The Cougars defense celebrated against Rice last week. This week, not so much.EXPAND
The Cougars defense celebrated against Rice last week. This week, not so much.
Photo by Jack Gorman

Texas Tech Raids Houston, Defeats Cougars 27-24

It’s happened many times at the University of Houston the past several years. The football team is on a roll and winning games with ease. Then comes a game it appears the Cougars should win easily, like Saturday, when the Cougars were favored by 6.5 points.

You could sub in Memphis. Or Navy. Or UConn. Or SMU. Or San Diego State. But yeah, the drill is pretty familiar to UH fans. The Cougars come out for what should be a pretty easy win and instead play lackluster football. There’s no urgency to the play. Assignments are missed. Tackling appears to be the toughest thing to do in all of organized sports. Passes are dropped. Balls are fumbled. And the result is a loss.

Such did happen Saturday, the Texas Tech Red Raiders (3-0) coming into TDECU Stadium and shutting up the 36,383 fans in attendance while defeating the Houston Cougars (2-1) by a final score of 27-24. Tech led 27-10 late into the fourth quarter when UH made a quarterback switch. It wasn’t that Texas Tech played a great game so much as it was that the Cougars just played uninspired football and didn’t appear to really do anything well during the entire game.

Head coach Major Applewhite attributed the team’s problems to a rather simple issue: It dug itself too deep of a hole by failing to execute. This failure to execute led to missed tackles and a lack of explosive plays on defense. On offense, it resulted in two interceptions and two fumbles (with another fumble on a punt a return).

“But tackling, and explosive plays,” Applewhite said. “There were probably three plays of 50 [yards that the defense allowed] that really flipped the field. So we have to look back and see, all of the different things that you ask yourself as a coach — did I give them a play call that they could execute? If I did give them a play call that they could execute, was it the right people…If it was the right people and the right call, did I coach it well enough?”

The offense was pretty much uniformly horrible except for a brief spurt late in the fourth quarter when Kyle Postma replaced the generally ineffective Kyle Allen at quarterback. Postma led two long drives for UH touchdowns, both of which relied on Postma's ability to scramble, elude defenders and get yards on the run. He rushed nine yards for one TD and completed a four-yard pass to Linell Bonner for the final score. Kyle Allen, meanwhile, was pulled from the game after going 24-39 for the game for just 271 yards and one touchdown while throwing two interceptions and fumbling the ball away twice.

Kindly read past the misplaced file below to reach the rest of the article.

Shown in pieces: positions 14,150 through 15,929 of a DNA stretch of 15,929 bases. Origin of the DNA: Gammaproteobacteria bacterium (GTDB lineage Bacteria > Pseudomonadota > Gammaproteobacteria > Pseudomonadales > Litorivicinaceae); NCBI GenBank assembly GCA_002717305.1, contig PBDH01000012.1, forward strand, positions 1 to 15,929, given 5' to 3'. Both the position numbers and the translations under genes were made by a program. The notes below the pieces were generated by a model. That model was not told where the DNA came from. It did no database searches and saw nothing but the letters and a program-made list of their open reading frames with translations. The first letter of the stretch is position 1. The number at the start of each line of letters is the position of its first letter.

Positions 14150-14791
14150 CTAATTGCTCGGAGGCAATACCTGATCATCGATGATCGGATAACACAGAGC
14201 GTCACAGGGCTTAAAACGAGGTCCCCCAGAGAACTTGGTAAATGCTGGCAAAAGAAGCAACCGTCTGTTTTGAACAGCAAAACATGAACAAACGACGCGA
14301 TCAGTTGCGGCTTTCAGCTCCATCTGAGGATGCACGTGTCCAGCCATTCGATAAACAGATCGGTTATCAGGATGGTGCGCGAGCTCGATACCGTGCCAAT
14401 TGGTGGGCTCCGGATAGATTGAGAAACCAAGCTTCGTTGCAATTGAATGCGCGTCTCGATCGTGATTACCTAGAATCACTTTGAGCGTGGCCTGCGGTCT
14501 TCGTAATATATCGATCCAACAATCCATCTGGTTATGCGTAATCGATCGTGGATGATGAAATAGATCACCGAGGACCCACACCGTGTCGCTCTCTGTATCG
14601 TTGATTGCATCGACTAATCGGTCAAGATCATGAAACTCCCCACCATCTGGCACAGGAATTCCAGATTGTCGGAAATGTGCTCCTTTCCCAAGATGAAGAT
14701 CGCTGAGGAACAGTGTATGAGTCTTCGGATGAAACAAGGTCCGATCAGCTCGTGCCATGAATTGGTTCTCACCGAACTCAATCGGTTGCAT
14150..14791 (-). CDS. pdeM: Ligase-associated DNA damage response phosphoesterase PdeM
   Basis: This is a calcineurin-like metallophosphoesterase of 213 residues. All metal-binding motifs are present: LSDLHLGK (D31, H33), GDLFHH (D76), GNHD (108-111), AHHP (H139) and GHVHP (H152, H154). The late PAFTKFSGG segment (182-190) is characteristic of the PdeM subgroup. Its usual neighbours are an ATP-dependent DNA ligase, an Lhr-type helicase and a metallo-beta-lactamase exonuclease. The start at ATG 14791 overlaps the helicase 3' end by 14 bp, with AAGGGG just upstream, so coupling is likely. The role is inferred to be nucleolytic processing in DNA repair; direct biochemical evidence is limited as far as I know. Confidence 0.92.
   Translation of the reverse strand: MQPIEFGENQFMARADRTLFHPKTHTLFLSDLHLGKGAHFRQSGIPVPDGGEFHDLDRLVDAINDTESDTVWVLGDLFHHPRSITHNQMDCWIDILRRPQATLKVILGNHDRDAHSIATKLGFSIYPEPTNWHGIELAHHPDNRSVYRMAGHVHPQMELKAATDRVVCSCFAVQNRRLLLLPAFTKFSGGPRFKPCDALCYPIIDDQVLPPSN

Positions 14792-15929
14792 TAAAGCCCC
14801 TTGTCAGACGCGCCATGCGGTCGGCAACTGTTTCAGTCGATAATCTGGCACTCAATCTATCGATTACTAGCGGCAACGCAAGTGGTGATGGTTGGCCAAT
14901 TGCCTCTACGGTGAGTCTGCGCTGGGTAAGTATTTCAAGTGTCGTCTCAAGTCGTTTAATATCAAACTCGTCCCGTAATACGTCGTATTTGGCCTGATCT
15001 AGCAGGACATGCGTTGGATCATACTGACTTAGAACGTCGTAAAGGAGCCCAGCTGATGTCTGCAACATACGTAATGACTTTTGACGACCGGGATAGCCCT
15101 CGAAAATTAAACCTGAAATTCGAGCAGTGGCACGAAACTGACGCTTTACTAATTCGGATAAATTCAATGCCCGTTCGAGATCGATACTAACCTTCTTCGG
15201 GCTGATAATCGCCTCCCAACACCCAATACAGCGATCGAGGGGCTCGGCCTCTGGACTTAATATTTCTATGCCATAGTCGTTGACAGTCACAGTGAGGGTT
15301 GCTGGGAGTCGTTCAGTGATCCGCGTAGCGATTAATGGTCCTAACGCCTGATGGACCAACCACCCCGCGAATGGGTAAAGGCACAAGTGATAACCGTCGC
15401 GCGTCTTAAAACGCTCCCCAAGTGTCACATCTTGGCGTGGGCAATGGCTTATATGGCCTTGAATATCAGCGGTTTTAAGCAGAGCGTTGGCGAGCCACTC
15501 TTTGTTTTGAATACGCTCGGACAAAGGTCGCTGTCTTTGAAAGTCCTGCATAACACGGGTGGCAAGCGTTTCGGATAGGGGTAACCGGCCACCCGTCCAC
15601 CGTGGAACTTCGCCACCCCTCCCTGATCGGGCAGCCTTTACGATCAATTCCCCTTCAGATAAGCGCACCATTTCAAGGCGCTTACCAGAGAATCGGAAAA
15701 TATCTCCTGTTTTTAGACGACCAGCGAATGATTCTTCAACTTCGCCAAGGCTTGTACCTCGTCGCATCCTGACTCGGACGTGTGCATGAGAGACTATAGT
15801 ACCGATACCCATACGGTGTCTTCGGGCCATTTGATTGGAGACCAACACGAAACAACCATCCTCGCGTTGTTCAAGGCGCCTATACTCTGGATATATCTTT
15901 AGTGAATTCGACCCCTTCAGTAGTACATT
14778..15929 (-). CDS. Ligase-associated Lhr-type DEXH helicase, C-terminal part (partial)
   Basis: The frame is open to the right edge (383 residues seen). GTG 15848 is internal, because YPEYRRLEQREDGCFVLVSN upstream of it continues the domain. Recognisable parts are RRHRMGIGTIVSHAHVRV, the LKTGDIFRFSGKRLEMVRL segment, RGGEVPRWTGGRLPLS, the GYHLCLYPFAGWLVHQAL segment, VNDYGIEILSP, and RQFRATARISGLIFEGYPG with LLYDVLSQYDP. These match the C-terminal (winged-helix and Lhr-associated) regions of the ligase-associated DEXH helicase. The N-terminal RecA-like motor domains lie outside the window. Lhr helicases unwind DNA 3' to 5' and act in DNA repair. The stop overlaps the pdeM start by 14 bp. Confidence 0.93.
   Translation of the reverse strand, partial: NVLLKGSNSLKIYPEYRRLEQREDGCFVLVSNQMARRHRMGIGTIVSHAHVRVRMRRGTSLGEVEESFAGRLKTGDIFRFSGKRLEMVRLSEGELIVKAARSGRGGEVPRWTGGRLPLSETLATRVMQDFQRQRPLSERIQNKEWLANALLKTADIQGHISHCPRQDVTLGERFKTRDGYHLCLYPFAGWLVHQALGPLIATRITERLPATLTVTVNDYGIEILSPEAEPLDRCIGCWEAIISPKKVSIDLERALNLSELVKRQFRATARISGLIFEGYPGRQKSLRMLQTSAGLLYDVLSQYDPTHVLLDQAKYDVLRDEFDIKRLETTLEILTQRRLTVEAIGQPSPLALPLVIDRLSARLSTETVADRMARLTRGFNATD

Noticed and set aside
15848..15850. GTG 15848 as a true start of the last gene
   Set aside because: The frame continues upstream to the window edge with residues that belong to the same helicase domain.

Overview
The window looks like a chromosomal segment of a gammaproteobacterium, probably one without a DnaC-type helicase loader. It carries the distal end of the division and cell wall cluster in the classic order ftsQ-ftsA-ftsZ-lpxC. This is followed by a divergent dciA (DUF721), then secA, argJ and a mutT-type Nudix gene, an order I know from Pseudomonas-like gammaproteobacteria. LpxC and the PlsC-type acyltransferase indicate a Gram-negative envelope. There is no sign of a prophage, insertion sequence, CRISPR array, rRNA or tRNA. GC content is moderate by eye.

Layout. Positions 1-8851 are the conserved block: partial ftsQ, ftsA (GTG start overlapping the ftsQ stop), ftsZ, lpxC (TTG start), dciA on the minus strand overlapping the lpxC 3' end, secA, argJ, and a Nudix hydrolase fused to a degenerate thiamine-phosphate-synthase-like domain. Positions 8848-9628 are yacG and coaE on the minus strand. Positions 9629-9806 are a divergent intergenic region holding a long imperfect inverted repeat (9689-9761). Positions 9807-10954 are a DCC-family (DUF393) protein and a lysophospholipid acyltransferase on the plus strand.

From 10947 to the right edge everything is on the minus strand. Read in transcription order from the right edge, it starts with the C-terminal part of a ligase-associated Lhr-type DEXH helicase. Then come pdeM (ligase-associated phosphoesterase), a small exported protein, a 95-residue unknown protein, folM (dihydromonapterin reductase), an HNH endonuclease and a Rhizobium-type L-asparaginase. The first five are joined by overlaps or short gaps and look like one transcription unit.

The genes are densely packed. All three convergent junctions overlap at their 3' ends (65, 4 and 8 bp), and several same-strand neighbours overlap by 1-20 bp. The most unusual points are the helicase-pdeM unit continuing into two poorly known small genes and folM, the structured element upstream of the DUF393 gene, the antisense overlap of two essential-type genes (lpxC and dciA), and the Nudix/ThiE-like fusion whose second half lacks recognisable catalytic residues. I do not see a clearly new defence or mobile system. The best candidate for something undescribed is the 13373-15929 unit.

Applewhite said the switch to Postma came about because of what Texas Tech was doing on defense. Primarily, the Red Raiders started dropping back into coverage, opening up the field for a quarterback like Postma who could run with the football.

“Every job is open,” Applewhite said when asked if the number one QB spot is now an open competition between Allen and Postma. “We don’t really — we don’t really discuss any other positions any differently, whether it’s right guard or quarterback or kicker or punter. It’s always open. The team deserves that.”

But this loss wasn’t just on Allen. The running backs weren’t able to accomplish much of anything on the ground. The offense generated just 346 yards on the day, with only 99 of that coming off the rush. The defense gave up more than 500 yards to the Tech offense, and often allowed the Red Raiders to break off long runs featuring multiple missed tackles.

Applewhite further put more of the pressure on himself and his coaches than he did on the players.

“We have to be very critical of ourselves, as coaches first,” Applewhite said. “Did I train [Allen] for that moment? Was I as hard on him as I needed to be? Did I give him the tools that he needed to be successful? Because we’re a heck of a lot of older and have seen a lot more football than these guys.”

It wasn’t the worst game the Cougars have played over the past several years. It wasn’t a huge upset like the SMU loss. It didn’t sting the way the Memphis loss did. And nobody expected this team to be perfect this season. Yet it was still disappointing, still something that UH fans have seen too often the past several seasons.

The Cougars are on the road next Saturday as conference season gets underway. Houston will travel to Philadelphia to face Temple at 11 a.m. on ESPNU for anyone hoping to see a better version of the Cougars take the field.

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